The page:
June 23, 2022
SEOUL – South Korea raised the alert level for monkeypox after confirming its first patient on Wednesday.
The patient had come from Germany on Tuesday afternoon, and was sent straight to the Incheon Medical Center nearby the airport for showing possible monkeypox symptoms, according to the Korea Disease Control and Prevention Agency.
His symptoms were a low-grade fever of 37 degrees Celsius, sore throat, fatigue and lesions around the body — which he said began around the day of his departure.
Since he was quarantined upon arrival, no one has come into a “high-risk” close contact. Passengers who were seated close to him on the flight will be monitored for infection.
The patient is “so far in a stable condition” and isolated in a negative-pressure room, Dr. Cho Seung-yeun, the Incheon public hospital‘s director, told The Korea Herald.
South Korea is activating its second-lowest level of alert over monkeypox, effective immediately, the KDCA’s commissioner Peck Kyong-ran told a news briefing.
Peck said vaccination against monkeypox will be offered to people who have been exposed or are at a high risk of exposure, if they are willing to receive it.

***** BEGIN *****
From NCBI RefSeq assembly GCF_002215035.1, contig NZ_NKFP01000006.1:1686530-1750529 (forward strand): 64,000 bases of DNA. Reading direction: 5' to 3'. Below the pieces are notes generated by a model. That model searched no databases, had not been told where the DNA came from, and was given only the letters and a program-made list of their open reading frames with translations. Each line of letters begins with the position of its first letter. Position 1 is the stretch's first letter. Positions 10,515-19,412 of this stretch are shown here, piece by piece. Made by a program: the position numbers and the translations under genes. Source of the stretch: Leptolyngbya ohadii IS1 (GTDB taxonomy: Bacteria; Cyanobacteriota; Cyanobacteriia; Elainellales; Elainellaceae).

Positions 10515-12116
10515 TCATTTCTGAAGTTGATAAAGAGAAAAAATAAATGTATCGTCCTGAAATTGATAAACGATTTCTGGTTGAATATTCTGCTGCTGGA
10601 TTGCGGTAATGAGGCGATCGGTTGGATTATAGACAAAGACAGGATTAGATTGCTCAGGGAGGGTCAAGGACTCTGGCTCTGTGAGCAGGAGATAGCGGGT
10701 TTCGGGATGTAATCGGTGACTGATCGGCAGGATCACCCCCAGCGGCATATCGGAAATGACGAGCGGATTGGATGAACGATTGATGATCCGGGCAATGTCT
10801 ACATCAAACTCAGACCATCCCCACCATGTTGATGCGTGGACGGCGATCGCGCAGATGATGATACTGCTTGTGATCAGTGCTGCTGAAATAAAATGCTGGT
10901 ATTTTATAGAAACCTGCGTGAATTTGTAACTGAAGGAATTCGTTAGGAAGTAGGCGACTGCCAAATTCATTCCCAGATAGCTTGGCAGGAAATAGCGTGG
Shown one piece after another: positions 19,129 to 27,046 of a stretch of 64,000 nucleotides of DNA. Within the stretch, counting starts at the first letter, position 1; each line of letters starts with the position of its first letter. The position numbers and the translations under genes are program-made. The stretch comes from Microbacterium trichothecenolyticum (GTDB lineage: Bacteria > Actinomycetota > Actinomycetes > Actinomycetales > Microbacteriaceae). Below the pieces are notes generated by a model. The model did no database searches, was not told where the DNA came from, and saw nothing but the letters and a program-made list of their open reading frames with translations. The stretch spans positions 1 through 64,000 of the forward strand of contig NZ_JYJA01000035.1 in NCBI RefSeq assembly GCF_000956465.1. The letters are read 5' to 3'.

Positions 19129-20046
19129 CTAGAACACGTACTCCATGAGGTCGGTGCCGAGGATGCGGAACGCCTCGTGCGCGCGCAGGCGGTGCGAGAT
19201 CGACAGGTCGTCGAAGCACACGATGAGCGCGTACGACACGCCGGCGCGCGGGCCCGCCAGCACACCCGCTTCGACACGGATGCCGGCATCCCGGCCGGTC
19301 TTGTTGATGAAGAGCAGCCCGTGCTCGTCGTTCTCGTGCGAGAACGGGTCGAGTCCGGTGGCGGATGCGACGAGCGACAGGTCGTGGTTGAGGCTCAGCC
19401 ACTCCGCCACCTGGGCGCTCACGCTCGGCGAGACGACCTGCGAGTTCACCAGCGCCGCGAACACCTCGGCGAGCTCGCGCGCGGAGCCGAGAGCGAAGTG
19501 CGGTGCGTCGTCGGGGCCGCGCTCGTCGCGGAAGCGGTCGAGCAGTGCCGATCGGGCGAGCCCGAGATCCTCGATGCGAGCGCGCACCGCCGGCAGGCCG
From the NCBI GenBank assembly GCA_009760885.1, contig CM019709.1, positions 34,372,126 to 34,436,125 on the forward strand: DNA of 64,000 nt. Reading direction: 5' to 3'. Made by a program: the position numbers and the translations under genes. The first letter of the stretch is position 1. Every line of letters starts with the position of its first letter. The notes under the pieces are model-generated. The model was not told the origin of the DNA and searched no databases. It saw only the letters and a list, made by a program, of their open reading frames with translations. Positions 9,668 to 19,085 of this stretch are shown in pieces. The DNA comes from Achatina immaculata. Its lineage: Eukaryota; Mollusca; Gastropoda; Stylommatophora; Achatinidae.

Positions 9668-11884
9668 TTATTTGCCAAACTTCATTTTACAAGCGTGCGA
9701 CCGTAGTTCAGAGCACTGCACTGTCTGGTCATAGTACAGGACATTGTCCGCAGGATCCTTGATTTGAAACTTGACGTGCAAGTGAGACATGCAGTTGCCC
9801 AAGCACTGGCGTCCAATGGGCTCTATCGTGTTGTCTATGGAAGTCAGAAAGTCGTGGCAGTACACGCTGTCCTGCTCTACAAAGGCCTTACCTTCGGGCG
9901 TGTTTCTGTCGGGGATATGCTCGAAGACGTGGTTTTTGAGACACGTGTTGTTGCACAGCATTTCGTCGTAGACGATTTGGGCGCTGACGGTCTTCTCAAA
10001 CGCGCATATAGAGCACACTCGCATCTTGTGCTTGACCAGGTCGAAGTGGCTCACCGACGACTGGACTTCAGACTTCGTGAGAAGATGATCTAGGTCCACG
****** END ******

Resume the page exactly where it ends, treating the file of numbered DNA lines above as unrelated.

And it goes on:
South Korea has 35 million doses of a local brand of a second-generation smallpox vaccine, which provides protection from monkeypox. Efforts are underway to bring in a third-generation smallpox vaccine, she said.
Post-travel quarantine requirement, which was completely removed as of June 8, will not be reinstated. Instead, arriving travelers will be asked to submit a health declaration form and report signs or symptoms of illness to local authorities or to the KDCA via its hotline, 1339.
Earlier this month, monkeypox was classified as being on the same threat status as COVID-19 in South Korea, making reporting and isolation mandatory.
Another possible patient, who displayed symptoms such as blisters and swollen lymph nodes, was found to be negative for monkeypox in a test result that came out Wednesday. The patient was admitted to a hospital in Busan a day after arrival on Tuesday morning.
The KDCA said the Busan patient made it through the airport screening process due to an absence of fever.
According to the KDCA, symptoms of monkeypox can include fever, headache, body ache, chills, fatigue, coughing, swollen lymph nodes and a rash resembling pimples or blisters. The incubation period can be as long as three weeks from the point of contact.
Monkeypox is known to be less transmissible than COVID-19, the KDCA said, spreading mainly through direct contact with bodily fluids or rashes on the body of a person with the infection.